The lymphatic system is a network of thin tubular vessels that branches out to almost all parts of the body. Scattered in between these vessels are lymph nodes. The job of the lymphatic system is to fight infection and disease. Cancer involving the lymphatic system is called lymphoma. Non-Hodgkins is one of two main types of lymphoma with Hodgkins lymphoma (or Hodgkins disease) being the other.
Risk factors for developing lymphoma are unknown. However, doctors believe immune system problems as well as age may increase a person’s chance of developing this disease.
The signs and symptoms of lymphoma are general and may also be associated with other, noncancerous conditions. Talk to your doctor about any of these problems.
Lymphoma is not just one disease. Rather, it is more than 30 types of cancer that act differently and may need special treatment. To see if you have lymphoma and what kind it is, your doctor may order some or all of the following tests.
The stage of cancer is a term used to describe its size and whether it has spread. Knowing this helps doctors plan the best treatment.
Stage I: Single lymph node or non-lymph node region is affected.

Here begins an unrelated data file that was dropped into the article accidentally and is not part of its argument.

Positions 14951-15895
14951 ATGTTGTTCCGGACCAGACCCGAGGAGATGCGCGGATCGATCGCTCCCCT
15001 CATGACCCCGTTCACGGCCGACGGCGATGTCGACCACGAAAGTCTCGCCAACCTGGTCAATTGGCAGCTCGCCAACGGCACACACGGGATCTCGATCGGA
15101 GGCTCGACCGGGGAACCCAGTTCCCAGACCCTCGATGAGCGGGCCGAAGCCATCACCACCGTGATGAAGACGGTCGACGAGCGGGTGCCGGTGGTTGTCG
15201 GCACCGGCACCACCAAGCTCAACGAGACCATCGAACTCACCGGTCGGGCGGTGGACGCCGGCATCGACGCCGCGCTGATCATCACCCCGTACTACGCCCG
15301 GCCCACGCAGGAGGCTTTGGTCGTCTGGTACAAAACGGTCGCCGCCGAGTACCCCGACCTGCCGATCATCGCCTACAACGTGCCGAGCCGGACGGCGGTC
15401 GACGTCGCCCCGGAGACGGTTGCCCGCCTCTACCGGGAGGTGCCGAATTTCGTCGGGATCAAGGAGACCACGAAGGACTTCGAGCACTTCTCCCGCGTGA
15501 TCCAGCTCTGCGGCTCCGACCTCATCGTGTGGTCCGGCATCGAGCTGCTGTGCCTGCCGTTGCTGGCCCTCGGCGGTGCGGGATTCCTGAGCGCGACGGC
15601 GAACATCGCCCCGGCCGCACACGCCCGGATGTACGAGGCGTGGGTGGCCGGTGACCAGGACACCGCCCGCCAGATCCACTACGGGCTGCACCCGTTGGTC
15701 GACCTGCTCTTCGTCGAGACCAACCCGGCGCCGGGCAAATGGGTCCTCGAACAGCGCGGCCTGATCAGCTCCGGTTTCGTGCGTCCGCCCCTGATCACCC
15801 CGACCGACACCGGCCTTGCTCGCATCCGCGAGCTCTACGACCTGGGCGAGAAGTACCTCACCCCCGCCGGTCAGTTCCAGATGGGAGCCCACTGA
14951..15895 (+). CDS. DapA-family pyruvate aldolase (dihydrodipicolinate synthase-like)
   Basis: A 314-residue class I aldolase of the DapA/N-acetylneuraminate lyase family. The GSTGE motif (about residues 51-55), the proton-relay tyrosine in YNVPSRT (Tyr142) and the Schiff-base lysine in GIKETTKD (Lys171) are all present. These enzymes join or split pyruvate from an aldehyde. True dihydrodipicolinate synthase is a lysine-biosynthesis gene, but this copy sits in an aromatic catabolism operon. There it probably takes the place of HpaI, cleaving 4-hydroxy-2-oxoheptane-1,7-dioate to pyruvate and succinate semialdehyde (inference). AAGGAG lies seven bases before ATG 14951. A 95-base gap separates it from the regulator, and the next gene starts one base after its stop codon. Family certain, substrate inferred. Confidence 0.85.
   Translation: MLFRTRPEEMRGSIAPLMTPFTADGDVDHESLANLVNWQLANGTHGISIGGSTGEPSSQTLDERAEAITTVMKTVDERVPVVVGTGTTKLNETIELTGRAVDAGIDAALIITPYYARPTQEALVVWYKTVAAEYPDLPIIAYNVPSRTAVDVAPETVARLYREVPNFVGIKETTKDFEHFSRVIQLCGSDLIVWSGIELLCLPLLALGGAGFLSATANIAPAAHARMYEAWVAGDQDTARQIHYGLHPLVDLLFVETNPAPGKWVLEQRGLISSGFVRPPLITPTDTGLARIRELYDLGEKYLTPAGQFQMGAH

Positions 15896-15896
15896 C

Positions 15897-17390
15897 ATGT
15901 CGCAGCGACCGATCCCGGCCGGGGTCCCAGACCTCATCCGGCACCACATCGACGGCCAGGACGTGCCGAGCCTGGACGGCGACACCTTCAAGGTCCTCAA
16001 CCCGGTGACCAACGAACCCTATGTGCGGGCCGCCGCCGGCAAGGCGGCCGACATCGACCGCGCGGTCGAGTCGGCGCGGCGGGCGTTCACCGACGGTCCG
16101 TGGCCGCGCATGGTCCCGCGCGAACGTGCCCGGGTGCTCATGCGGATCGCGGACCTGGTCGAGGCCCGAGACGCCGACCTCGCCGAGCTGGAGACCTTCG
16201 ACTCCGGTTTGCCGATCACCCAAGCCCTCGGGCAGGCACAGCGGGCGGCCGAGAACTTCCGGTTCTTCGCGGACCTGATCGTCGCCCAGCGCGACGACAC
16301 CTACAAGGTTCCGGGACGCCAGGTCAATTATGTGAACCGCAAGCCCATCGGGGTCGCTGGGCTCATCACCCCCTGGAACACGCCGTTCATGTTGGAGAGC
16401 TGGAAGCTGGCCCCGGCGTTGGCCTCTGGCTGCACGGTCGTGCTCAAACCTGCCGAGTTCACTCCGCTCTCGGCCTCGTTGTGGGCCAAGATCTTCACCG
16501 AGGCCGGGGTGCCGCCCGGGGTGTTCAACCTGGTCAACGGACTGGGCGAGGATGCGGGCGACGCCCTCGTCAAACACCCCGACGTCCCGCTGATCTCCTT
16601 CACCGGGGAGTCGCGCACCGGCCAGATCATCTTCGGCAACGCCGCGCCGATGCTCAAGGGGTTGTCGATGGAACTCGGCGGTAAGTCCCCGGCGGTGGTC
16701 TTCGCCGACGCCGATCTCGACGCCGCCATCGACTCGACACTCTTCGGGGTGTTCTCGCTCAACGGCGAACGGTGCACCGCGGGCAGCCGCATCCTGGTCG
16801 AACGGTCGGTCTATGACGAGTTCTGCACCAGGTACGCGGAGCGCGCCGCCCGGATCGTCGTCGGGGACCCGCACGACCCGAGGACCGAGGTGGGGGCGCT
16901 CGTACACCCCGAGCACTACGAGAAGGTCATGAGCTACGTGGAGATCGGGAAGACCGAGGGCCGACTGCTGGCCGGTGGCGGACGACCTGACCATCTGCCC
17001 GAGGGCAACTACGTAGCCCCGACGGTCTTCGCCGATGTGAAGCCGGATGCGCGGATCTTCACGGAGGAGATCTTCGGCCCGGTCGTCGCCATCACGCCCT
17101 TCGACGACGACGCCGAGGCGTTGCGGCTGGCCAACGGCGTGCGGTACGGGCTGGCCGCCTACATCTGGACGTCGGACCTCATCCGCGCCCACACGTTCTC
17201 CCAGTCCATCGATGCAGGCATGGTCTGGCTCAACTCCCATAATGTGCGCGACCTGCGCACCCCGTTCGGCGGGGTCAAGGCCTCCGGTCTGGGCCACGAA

Stage II: Two or more lymph node or non-lymph node regions are affected on the same side of the diaphragm (the muscle under the lungs).
Stage III: Lymph node or non-lymph node regions above and below the diaphragm are affected.
Stage IV: The cancer has spread outside the lymph nodes to organs such as the liver, bones or lungs. Stage IV can also refer to a tumor in another organ and/or tumor in distant lymph nodes.
Treatment options depend on the type of lymphoma you have, the stage of the lymphoma and your overall health. Treatment may include radiation therapy or chemo-therapy, either alone or in combination. Other treatments include watchful waiting and biologic therapy. It may help to talk to several cancer specialists before deciding on the best course of treatment for you, your cancer and your lifestyle
Radiation therapy, also called radiotherapy, is the careful use of radiation to safely and effectively kill cancer cells while avoiding nearby healthy tissue.
External beam radiation therapy is a series of daily outpatient treatments to accurately deliver radiation to the cancer cells.
Also called immunotherapy, biologic therapy works with your immune system to fight cancer. Biologic therapy is like chemotherapy. The difference is that chemotherapy attacks the cancer directly and biologic therapy helps your immune system better fight the disease
The side effects you may experience will depend on the part of the body being treated, the amount of radiation you are given, and whether or not you have received chemotherapy. Ask your doctor before treatment begins about possible side effects and how best to manage them. Most side effects go away once you finish treatment.